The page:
The SNR (signal to noise ratio) of your image increases with more exposures. Not directly, but with the square root of the number of exposures. So with 4, 9, 16, 25, 36, 49, etc. exposures your SNR will go from 2 to 3, 4, 5, 6, 7, etc.
So the more exposures you can get, the better your image will be, even though there is a diminishing return here. In order to go from an SNR of 7 to 10, you need to add 51 more exposures of the same length, practically doubling the time it will take you to finish the photo.
The shorter the exposure is, the more you can take in the same night. So why not go and take 3600 x 1 second exposures per hour? Yes, it is a lot to process afterwards, but that is what giant hard drives and super-fast CPUs are for – right?
The answer is your number one enemy in astrophotography – ok, perhaps number three right after being tired and clouds – Read Noise.
When the camera reads data from your sensor there is a bit of uncertainty, because none of the sensors are made to perfection. So a bit of noise is added to the signal, not just the regular BIAS noise – you could subtract that one, but really nice random noise.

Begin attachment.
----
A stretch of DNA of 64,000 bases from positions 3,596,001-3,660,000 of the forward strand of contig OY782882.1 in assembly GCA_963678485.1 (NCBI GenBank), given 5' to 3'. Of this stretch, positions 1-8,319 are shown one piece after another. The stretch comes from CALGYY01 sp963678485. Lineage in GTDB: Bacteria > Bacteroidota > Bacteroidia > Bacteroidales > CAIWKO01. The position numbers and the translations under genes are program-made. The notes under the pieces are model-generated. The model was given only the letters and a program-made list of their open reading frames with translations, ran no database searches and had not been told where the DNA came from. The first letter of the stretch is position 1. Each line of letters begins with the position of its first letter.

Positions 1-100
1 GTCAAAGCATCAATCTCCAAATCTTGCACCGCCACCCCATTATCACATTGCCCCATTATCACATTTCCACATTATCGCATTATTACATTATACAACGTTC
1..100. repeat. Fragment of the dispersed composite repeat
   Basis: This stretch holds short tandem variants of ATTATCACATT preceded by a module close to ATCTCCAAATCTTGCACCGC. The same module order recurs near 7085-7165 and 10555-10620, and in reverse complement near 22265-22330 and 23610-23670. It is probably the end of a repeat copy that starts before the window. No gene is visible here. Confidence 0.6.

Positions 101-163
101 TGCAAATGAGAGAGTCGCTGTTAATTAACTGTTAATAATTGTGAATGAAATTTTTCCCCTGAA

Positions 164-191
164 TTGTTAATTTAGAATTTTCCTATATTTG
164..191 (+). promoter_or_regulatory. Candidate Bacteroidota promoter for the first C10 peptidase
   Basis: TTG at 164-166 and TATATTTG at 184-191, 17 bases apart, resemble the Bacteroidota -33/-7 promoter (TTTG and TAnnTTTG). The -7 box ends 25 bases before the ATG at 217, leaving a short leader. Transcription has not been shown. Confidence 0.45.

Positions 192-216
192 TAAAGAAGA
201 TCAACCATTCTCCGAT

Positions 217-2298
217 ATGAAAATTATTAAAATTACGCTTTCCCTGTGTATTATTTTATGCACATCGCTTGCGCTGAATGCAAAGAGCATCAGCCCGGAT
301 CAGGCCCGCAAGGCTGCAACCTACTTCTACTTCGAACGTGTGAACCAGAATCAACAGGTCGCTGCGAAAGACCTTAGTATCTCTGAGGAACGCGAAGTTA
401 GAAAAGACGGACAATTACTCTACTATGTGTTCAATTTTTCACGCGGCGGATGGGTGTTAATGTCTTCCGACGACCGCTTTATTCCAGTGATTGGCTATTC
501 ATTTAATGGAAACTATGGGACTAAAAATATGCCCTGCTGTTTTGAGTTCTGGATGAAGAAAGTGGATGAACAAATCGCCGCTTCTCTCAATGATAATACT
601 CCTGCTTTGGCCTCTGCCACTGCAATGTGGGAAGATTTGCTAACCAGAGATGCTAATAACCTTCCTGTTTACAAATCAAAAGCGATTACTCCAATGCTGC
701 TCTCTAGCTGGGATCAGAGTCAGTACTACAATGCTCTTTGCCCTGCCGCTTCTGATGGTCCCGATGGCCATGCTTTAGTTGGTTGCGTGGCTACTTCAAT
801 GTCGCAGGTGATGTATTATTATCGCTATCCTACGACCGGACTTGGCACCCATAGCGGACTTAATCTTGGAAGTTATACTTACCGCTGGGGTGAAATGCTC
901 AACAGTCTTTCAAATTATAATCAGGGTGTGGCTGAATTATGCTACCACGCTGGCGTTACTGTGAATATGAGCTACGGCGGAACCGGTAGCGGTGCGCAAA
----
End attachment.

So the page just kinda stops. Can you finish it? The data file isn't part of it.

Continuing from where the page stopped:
The only way to make that random noise not matter is by having a signal that is much greater than the potential noise perhaps 20 times as big or perhaps 3 times as big as the square of the noise. Which one? Your call. It is whatever rule you want to pick, test out what works for your gear. Thank you to Jon Rista for publishing the formula and background here!
So how do you get that signal? Stars, Galaxies – no problem, what about the bits between the stars? That’s the sky background, and that is what will make the difference between an image where you have to crush it all to black or where you can see the nice dust between the stars (IFN). Take a test exposure once you are set up and check the median value of your image. This is very often a good approximation of the sky background.
Then take as short an exposure as you can, based on the formula below and take as many as you can in about 80% of the available darkness per night. The remaining 20% will often be used for focusing, image download etc.
You can use the calculator below to determine the minimum value for your sky background, i.e. the median value of your image. If the value is higher in the test image you take, you can shorten the exposure.